button to main menu  William Green's Sixty Small Prints, page 25

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page 25:-
The most extended circuit for a carriage from Ambleside or Keswick to see Wast Water is about eighty miles; the shortest, over Birker Fell and by Scale Hill, about seventy; and that by Bootle and Scale Hill, seventy-five miles.
The road on foot or on horseback from Keswick to Wast Water is by the Inn at Buttermere, Scale Force (which leave on the left), and over the mountains by Fluttering Tarn to Ennerdale Water, Ennerdale Bridge, Calder Bridge and Abbey, Gosforth, Nether Wastdale, Wastdale Head, Sty Head Tarn, Seathwaite, Rosthwaite, and Bowder Stone to Keswick; this round is about fifty miles: the resting place is at Calder Bridge, where there are two good inns, and near them a beautiful abbey.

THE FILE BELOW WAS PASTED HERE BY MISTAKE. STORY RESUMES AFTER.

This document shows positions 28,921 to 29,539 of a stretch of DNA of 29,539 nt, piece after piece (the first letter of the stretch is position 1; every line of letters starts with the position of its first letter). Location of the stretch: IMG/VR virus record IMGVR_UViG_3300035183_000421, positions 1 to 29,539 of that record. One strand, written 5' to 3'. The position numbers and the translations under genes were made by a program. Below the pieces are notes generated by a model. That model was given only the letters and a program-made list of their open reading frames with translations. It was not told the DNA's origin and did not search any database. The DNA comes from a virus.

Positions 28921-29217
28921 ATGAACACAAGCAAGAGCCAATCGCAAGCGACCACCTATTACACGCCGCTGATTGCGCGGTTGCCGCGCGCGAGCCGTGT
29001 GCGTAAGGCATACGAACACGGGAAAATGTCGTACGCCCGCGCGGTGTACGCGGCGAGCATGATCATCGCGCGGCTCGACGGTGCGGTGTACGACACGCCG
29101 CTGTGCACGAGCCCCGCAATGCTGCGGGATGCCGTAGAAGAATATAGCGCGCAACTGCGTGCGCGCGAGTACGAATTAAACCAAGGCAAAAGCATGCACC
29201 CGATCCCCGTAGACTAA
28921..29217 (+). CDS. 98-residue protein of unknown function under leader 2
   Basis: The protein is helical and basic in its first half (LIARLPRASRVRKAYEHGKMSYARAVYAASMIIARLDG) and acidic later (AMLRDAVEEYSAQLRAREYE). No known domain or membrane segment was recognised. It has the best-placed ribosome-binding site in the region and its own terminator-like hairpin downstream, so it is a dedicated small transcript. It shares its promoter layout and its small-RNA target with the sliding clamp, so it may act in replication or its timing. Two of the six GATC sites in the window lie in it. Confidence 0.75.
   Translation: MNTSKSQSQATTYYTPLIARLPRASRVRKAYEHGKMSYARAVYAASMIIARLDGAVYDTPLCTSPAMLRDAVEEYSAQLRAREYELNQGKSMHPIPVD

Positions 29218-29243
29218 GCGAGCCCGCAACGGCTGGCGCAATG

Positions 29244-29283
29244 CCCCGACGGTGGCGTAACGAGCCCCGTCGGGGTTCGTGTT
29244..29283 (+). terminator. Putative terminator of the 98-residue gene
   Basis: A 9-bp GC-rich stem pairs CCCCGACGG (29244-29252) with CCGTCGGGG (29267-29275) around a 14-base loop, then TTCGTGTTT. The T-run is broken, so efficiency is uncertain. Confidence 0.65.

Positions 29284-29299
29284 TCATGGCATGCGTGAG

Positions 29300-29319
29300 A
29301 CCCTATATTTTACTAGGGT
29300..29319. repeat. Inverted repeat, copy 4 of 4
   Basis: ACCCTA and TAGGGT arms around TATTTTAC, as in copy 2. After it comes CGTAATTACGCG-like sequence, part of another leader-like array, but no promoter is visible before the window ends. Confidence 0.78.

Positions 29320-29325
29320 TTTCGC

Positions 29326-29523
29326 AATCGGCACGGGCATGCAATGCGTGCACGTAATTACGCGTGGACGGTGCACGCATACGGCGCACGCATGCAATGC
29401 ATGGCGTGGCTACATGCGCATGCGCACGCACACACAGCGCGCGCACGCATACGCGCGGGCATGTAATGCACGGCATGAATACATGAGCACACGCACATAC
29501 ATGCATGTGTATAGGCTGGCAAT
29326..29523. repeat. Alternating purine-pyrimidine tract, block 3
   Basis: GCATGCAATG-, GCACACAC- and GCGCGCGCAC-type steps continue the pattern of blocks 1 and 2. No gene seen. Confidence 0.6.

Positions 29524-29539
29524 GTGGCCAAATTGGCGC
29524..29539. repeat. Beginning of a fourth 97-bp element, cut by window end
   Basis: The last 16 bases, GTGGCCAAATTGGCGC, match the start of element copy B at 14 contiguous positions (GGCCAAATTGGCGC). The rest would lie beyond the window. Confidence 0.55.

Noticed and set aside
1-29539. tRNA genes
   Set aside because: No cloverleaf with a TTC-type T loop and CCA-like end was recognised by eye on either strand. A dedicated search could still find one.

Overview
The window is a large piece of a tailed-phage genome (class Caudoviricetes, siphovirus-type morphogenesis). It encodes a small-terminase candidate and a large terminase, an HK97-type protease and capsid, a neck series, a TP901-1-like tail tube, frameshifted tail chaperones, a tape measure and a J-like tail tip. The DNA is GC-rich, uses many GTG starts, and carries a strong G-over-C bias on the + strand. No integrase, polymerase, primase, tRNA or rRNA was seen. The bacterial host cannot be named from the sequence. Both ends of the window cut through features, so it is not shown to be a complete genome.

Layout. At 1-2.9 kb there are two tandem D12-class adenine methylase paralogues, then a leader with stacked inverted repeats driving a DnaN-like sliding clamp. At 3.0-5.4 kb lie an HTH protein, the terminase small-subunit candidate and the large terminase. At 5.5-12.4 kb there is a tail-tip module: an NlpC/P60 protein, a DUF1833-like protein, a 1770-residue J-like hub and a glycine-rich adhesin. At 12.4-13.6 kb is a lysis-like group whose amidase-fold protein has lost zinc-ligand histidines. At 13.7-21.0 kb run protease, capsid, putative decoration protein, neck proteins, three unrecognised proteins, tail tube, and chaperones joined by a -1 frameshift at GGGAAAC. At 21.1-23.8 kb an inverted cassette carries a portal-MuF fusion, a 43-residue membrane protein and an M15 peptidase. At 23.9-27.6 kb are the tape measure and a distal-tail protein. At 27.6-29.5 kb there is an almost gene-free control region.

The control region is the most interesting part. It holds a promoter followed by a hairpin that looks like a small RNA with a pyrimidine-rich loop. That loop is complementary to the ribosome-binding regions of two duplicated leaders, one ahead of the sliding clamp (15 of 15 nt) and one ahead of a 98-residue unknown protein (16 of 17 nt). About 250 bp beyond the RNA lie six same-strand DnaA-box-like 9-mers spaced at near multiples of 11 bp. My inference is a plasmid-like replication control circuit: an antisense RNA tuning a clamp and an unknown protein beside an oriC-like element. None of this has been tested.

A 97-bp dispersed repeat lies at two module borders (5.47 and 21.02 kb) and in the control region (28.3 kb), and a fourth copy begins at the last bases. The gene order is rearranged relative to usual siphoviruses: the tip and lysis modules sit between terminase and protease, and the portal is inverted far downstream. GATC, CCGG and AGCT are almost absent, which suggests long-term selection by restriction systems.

Should the Scale Force road be objected to for horses, the tour may be made by Scale Hill, Low's Water, and Lampleugh, meeting the road first spoken of at Ennerdale Bridge.
As this excursion will cost two days, the writer here takes liberty to advise the traveller to see Wast Water on the second day rather than the first, by which he will have the advantage of passing from the foot to the head of the lake, and see in succession some of the grandest scenes in England, all which he will have upon his back should he commence his tour by Borrowdale rather than by Buttermere or Scale Hill.
Wast Water is three miles long, and about three-quarters of a mile over in the broadest part; on the Screes, or eastern side, it is of a tolerably straight line; but the opposite shores are irregular, and appear beautifully embayed when seen from the higher grounds: the road is up the western side of the lake, often on its margin, and seldom more than one hundred yards from it.
This view shews the junction of the lake and the Screes about the shivering part of the mountain; the enclosures at the foot of the water at Crook, and those at Wastdale Head, vary the scene, by their contrast to the rest of the rude materials which compose it. Yewbarrow, Kirk Fell, and Gable (the last of which is the most remote object) are all seen in distance.
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